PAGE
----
Re: softening hard wood to carve relief

                    Dave,
                    Thanks for the input.

                    I have had these carving tools since 95, and this was the first time one has broken on me. I think you are right about the degree on the bevel. It was more suitable for carving in softer wood. The big problem with changing pitch on the tools is that I never know what I will be carving from one time to the next, and to be right all the time I would need a couple sets of tools. I was lucky to get the first set, if you know what I mean.

                    I am working on a large piece of butternut that I have used everything from a bandsaw to the Lancelot carving discs. I thought I was at a point that I could safely start seperating masses of wood, but apparently it was a bad guess, Huh?

                    If I ever get it done, I'll put a photo on the new site if it is still there--LOL.

                    thanks,

                    Jim

                    Wood is Wonderful
                    WOOD IS WONDERFUL!

                    Comment


                    • #11
                      Re: softening hard wood to carve relief

                      The bevel on pfeil tools does seem to be made for soft woods. I have both pfeil tools and Robert Sorby tools and the Sorby tools have a much thicker bevel, about 22 degrees as opposed to about 15 degrees for the pfeil. I strongly caution against re-bevelling unless you have a grinder like a Tormek that can hold a consistent angle. Besides, it will eventually eat up your expensive tools. Consider buying a few English tools that are bevelled for hardwoods.

                      Comment


                      • #12
                        Re: softening hard wood to carve relief

                        Just a thought, but it might not be the hardness of the wood that was the problem. Were you running straight cuts, or applying a prying force to the edge. If you were down in a deep cut, and tried to pry the piece out, that may have caused the break. I've broken one small v tool and that is exactly what I had done. Also when teching Scouts to carve relief, we have had several tools break because of prying.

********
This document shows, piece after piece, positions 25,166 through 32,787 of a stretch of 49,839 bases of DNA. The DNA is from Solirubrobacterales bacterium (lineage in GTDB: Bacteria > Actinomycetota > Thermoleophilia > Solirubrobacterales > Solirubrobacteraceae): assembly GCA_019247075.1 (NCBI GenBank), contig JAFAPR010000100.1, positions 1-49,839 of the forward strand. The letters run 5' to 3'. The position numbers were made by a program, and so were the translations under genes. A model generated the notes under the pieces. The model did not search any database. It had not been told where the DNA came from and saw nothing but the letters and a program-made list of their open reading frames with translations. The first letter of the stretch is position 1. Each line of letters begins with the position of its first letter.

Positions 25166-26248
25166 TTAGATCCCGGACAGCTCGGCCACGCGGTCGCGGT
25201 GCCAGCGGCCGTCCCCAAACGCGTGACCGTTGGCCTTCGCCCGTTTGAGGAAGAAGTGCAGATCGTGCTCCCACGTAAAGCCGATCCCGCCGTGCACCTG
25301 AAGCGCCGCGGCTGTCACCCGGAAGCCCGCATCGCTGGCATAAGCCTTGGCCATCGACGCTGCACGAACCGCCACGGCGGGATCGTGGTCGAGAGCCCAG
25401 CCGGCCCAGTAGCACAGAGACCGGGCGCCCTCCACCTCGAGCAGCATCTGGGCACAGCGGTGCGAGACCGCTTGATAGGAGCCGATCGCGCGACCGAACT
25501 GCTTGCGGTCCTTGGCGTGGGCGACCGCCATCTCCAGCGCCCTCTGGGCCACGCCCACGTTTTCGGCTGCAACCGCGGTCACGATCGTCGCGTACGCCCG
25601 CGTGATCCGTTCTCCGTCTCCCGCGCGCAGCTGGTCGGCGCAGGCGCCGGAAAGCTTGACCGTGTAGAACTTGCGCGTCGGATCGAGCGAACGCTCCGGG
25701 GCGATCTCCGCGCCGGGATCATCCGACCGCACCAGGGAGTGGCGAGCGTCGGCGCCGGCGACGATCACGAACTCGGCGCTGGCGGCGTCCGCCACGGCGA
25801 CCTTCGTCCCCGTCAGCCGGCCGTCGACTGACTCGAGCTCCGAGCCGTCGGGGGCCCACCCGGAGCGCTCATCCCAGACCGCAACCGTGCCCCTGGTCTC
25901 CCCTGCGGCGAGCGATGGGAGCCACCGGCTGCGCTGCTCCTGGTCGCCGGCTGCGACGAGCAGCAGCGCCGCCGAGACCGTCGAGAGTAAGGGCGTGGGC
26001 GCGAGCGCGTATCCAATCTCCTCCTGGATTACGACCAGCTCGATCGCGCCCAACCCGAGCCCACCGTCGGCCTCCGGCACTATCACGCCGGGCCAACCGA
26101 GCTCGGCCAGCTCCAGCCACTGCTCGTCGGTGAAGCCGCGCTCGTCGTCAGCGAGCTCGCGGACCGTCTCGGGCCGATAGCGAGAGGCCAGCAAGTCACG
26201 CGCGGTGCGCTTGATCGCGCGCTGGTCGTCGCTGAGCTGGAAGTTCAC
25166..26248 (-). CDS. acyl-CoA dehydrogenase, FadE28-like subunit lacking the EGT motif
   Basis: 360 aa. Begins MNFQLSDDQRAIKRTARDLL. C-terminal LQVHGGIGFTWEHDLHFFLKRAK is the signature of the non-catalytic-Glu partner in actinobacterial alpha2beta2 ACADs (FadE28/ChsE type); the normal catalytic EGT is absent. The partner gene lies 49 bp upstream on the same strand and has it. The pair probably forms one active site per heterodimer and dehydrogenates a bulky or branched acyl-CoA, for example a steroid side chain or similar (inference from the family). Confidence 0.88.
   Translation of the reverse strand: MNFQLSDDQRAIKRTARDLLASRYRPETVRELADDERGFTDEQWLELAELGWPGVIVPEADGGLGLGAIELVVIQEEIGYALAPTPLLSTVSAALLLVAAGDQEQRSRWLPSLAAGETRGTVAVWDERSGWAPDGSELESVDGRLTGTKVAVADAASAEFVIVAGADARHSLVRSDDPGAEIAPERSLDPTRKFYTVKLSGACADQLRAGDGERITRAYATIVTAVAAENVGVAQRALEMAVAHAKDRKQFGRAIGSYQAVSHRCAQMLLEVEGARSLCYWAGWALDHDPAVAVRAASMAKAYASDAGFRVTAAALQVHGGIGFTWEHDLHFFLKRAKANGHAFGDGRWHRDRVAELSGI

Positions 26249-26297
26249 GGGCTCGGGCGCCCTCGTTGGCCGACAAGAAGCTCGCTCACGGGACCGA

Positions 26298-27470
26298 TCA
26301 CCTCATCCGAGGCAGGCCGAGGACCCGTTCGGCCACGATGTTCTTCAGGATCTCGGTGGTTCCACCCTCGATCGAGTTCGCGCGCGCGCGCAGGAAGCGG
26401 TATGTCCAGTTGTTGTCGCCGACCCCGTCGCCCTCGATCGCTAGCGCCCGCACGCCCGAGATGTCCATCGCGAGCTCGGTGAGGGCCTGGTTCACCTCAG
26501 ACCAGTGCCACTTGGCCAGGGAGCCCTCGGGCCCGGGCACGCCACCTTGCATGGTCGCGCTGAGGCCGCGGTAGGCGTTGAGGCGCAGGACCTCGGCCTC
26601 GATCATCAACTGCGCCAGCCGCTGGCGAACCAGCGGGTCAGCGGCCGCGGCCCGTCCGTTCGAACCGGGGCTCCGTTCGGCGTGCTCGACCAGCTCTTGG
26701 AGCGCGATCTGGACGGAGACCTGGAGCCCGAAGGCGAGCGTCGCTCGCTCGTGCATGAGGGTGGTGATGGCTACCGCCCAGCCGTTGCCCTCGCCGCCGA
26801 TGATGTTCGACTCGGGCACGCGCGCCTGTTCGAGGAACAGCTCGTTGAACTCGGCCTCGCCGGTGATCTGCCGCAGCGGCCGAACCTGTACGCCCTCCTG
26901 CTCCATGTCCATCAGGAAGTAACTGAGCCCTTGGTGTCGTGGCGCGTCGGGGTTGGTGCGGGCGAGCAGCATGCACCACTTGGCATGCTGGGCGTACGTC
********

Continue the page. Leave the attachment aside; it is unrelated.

It's an easy thing to do, and it has to be thought about constantly when doing deep cuts.

                        Al

                        Comment


                        • #13
                          Re: softening hard wood to carve relief

                          I ordered a number of Stubai midsized tools and was a little miffed when they arrived with different sized handles. But, after studying them a bit I discovered that the size of the handle and thickness of the steel varied with the intended (theirs) use of the tool. i.e. those meant for making deep/large cuts had larger handles and thincker steel while those meant for lighter work had smaller handles and thinner steel. Seems to work o.k. because I just finished an oak acanthus leaf with no problem . Might this be the case with the Pfiel tools? Curious, because I'm thinking of getting some to add to my collection.

                          Comment


                          • #14
                            Re: softening hard wood to carve relief

                            Hi, just wanted to stop back by and say that the project is done and turned out better than I thought it would as frustrated as I was with it.

                            It is a 3' X 36' poplar board with a Nordic design on it that is now incorporated into a bench.

                            The water/alcohol mix wasn't working as I think I was afraid to get it very wet. I didn't want it warped at all since it had to fit into the piece of furniture. I tried putting lemon oil on it (soaked) and it did soften it. I carved away all of the oil stain, and now with the tung oil finish it looks very rich.
                            Thanks for all of the suggestions.
                            Oh, sorry to hear about the broken Pfeil tool. That's what I use, and I would be heart broken if one of mine broke!

                            Thor

                            Comment

                            Unconfigured Ad Widget

                            Collapse

                            Latest Topics

                            Collapse

                            Working...
                            X